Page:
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  • The complete control of the seaboard by European powers has rendered the smuggling of slaves to Arabia and Persia a difficult and dangerous occupation.

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  • All the characteristic species of the West Indies, the Central American and Mexican and southern Florida seaboard, and nearly all the large trees of the Mexican tropic belt, are embraced in it.

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  • Natal proper has a seaboard of 166 m.

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  • He devoted about three months to this tour, passing rapidly through the seaboard states and the adjacent portion of Canada, and collecting as he went large stores of information respecting the condition, resources and prospects of the great western republic. Soon after his return to England he began to prepare another work for the press, which appeared towards the end of 1836, under the title of Russia.

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  • It is almost exclusively continental, having only a short extent of seaboard on the Adriatic (a little less than loo m.).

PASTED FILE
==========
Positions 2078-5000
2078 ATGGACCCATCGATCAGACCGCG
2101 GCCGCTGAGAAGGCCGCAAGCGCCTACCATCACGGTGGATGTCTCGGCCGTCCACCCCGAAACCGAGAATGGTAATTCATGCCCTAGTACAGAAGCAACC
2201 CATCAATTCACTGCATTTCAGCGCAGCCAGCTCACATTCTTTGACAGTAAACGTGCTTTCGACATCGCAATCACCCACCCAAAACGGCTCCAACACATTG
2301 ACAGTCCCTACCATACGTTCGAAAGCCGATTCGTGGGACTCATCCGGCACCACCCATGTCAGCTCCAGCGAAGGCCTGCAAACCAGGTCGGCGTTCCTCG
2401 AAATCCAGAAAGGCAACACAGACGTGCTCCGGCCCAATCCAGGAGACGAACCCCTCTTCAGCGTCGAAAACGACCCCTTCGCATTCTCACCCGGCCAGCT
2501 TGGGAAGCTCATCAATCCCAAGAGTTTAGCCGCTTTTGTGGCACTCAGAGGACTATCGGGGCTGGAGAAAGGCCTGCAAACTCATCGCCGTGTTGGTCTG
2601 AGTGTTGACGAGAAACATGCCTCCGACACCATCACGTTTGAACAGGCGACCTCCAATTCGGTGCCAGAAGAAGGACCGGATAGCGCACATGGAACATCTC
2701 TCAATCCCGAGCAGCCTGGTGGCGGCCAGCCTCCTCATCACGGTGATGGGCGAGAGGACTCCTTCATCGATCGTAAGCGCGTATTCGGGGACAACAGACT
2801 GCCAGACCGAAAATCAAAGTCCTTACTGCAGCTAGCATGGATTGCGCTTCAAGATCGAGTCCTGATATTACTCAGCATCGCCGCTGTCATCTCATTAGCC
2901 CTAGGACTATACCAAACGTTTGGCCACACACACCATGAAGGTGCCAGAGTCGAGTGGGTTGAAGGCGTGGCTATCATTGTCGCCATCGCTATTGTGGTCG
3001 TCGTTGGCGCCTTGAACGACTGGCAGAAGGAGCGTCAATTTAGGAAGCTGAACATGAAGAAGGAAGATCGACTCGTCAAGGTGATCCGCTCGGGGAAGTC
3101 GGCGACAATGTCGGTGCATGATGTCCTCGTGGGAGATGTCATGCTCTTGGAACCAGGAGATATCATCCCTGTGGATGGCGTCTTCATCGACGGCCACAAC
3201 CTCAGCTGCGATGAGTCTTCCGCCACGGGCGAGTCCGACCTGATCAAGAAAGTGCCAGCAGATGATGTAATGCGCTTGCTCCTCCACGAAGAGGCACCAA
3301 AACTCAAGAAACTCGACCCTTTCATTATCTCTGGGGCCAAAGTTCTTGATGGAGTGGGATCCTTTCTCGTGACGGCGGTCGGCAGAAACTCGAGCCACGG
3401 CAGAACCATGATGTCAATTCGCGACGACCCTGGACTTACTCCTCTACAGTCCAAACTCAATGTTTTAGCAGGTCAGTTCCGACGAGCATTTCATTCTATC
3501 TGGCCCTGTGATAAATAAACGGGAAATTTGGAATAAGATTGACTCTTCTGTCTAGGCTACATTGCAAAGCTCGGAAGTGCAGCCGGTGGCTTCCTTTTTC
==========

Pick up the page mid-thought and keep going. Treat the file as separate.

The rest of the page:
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  • The whole of the short Hungarian seaboard is mountainous and subject to violent winds.

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  • As an incipient great power, she was beginning to feel the need of a seaboard.

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  • Columbus is served by the Southern, the Central of Georgia, and the Seaboard Air Line railways, and three steamboat lines afford communication with Apalachicola, Florida.

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  • President Kruger protested in vain against this annexation, Great Britain being determined to prevent another Power establishing itself on the south-east African seaboard.

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  • Tallahassee is served by the Seaboard Air Line and the Georgia, Florida & Alabama railways.

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  • Although its name is sometimes applied to the whole eastern seaboard of Nicaragua - and even to Mosquitia in Honduras, i.e.

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  • The survival of the non-Aryan language among the Basques around the west Pyrenees has suggested the attempt to interpret by its means a large class of similarsounding place-names of ancient Spain, some of which are authenticated by their occurrence on the inscribed coins, and to link it with other traces of non-Aryan speech round the shores of the Western Mediterranean and on the Atlantic seaboard of Europe.

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  • Others maintain that only the seaboard was included in the province, the inland cities being constituted self-governing, "protected" communities.